People, the world over, love to play games … usually competitively. Games that are popular in one country are sometimes unknown in another. Folks in Fiji rarely play hockey. Folks in the US rarely participate in banana relays. Traveling from country to country as we do, we get a chance to witness games that are different and many that are the same.
Football is an interesting sport. What we call football in America is not the same as Australian football. And actually, to most of the world, football is soccer and not at all like football as we know it in the USA, or Australian football for that matter. Then there's rugby, of course, which isn't like either American or Australian football. Soccer is certainly played in the US, but it's nowhere near as popular here as it is in the rest of the world.
Baseball is played in other countries, but its roots are here in America. Whitman said it's “America's game” and it's hard to find someone who doesn't have a favorite team. Oh, they play it in Asia and Europe, but it's nothing like the Americas (both of them). Little League is big here and if you grew up in the States you probably played sandlot baseball when you were a kid. On the other hand, we have no explanation for cricket. The bat is odd, the games last a long time and we don't understand the rules.
Basketball, both men's and women's, is played in several places throughout the world although the rules seem to differ depending upon the country. One fond memory was a group of young Embera men in the Darien Jungle of Panama playing basketball in loincloths in the middle of their village. It's an image that stays with you.
We've watched polo, a rich man's sport, but it's definitely not a team sport that most folks will ever expect to play.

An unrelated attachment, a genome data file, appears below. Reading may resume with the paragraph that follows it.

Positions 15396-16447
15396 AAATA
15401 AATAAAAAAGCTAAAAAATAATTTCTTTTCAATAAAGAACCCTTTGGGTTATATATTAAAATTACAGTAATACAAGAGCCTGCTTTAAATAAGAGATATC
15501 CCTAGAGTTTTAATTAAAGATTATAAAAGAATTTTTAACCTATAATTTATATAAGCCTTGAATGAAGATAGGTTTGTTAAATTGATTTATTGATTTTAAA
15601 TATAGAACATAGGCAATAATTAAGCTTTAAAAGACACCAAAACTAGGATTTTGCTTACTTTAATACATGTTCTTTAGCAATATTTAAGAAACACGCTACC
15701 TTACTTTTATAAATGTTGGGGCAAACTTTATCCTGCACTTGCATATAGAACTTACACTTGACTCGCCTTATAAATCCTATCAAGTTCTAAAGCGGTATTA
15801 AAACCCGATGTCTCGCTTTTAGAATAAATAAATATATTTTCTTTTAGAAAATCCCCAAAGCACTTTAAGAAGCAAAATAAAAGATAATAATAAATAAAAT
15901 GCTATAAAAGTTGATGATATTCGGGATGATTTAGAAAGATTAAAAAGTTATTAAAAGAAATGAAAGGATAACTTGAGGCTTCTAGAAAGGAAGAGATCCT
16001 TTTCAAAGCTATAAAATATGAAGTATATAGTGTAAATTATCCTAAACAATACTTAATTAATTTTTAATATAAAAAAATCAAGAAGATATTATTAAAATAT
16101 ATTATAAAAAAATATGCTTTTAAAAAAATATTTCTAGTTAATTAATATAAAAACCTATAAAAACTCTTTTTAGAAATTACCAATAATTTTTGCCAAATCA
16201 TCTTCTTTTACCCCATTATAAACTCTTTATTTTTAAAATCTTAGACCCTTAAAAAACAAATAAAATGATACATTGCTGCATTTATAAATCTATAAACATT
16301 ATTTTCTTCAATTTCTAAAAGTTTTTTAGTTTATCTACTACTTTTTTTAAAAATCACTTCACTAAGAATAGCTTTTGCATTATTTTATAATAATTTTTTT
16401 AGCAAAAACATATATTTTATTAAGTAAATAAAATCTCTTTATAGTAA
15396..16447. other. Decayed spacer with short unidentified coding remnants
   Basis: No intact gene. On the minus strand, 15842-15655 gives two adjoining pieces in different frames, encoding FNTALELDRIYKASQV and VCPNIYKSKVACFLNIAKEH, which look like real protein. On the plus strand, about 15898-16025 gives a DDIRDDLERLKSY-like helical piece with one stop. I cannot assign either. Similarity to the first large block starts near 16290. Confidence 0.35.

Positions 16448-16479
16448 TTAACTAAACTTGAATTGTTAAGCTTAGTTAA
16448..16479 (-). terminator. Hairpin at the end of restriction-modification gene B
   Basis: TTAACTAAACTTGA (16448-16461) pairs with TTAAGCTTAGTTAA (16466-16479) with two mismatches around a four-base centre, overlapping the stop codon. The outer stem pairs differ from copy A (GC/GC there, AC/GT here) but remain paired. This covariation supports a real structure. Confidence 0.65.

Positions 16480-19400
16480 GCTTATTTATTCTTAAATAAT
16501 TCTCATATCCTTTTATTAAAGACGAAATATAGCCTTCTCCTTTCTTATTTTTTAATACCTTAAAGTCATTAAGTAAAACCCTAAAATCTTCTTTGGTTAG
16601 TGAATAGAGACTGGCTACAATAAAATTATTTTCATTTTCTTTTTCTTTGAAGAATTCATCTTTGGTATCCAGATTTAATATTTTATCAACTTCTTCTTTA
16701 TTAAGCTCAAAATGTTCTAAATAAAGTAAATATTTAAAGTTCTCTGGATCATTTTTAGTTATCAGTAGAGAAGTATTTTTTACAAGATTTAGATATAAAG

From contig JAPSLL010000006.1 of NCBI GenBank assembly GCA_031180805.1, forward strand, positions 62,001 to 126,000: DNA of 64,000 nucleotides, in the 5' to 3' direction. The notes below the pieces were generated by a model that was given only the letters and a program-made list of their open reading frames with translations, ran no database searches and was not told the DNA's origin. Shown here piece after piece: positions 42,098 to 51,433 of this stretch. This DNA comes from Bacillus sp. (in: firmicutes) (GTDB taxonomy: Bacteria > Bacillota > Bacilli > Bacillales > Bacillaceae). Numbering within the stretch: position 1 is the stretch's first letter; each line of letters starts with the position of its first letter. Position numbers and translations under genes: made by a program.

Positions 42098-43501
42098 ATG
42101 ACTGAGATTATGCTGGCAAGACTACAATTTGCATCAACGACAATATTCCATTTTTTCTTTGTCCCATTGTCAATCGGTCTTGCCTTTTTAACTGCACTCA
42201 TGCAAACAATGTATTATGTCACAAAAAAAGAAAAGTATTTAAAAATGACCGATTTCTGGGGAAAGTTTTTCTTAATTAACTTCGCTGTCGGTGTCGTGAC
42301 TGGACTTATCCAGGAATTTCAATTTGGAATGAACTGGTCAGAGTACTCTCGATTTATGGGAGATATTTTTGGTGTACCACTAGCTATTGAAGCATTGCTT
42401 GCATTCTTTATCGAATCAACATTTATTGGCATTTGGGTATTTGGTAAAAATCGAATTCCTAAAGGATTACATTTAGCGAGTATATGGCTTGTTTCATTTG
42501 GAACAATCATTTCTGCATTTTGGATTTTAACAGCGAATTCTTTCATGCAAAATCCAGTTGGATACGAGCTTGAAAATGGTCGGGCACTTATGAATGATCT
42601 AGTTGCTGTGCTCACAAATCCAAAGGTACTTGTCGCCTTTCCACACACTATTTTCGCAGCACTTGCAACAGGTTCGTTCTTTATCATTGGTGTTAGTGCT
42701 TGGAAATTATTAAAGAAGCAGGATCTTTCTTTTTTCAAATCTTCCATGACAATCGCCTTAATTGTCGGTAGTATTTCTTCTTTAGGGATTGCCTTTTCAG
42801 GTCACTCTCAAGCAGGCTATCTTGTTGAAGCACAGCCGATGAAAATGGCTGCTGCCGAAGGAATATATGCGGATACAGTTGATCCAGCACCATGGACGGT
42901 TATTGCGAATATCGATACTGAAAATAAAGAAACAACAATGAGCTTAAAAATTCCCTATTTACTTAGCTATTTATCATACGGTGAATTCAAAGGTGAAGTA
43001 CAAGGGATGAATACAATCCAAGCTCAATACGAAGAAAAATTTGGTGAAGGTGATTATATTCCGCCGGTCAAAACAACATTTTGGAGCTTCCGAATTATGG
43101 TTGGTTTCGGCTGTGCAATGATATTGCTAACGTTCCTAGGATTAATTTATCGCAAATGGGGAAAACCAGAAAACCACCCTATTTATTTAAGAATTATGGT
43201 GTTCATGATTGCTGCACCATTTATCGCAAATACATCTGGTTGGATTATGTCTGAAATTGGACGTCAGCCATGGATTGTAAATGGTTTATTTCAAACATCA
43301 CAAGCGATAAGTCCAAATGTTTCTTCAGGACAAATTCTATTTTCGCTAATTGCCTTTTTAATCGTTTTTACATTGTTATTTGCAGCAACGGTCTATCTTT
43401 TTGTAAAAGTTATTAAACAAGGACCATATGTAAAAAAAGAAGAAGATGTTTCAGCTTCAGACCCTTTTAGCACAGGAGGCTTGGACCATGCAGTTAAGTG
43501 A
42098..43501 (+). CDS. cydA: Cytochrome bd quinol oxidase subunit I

Chess, checkers, backgammon and dominoes seem to be popular worldwide games. Cruisers in Mexico and the Carib were crazy for Mexican train dominoes, but we never caught the fever. We especially love those huge chess sets in downtown city parks where people have to move human size chess pieces from square to square.
In the Amazon, we played Sapo. Sapo in Spanish translates to frog and the object of the game was to throw a disc from a measured distance into a golden frog's mouth or into specifically marked holes with numerical values assigned to them. The person with the highest point score wins. There's some skill involved, but the novelty wore off rather quickly.
In French Polynesia, we participated in traditional Polynesian games which included stone lifting, banana relays, coconut husking and outrigger races. Needless to say, though the locals provided instruction and encouragement, we were a sad-looking bunch. It was fun nonetheless.
Re-enactments are popular in many countries. Here in the US, we attended several Civil War re-enactments. Depending whether we were north or south of the Mason-Dixon Line determined who won the particular battle. In Vanuatu, we witnessed a different kind of re-enactment where a century ago locals had attacked arriving missionaries … and subsequently eaten them. The re-enactment stopped just before the “having missionaries for dinner” part, but the attack was definitely authentic looking.
On board, we play lots of card games. Cribbage and gin rummy are two of our favorites. We play backgammon on occasion and Speed Scrabble whenever I can talk David into it. As uncompetitive as we are between us, we still keep score and have been for years. At last count, David was ahead 5,345 to my paltry 5210.
We regularly watch young folks in their tiny Optimist sailboats racing through anchorages and adeptly maneuvering around the big boats and the race markers. Though we always claim we are not interested in racing, it is said that whenever two sailboats are heading the same direction, it's a race. Quite honestly, we truly are not racers and we don't care … but we do like to arrive first.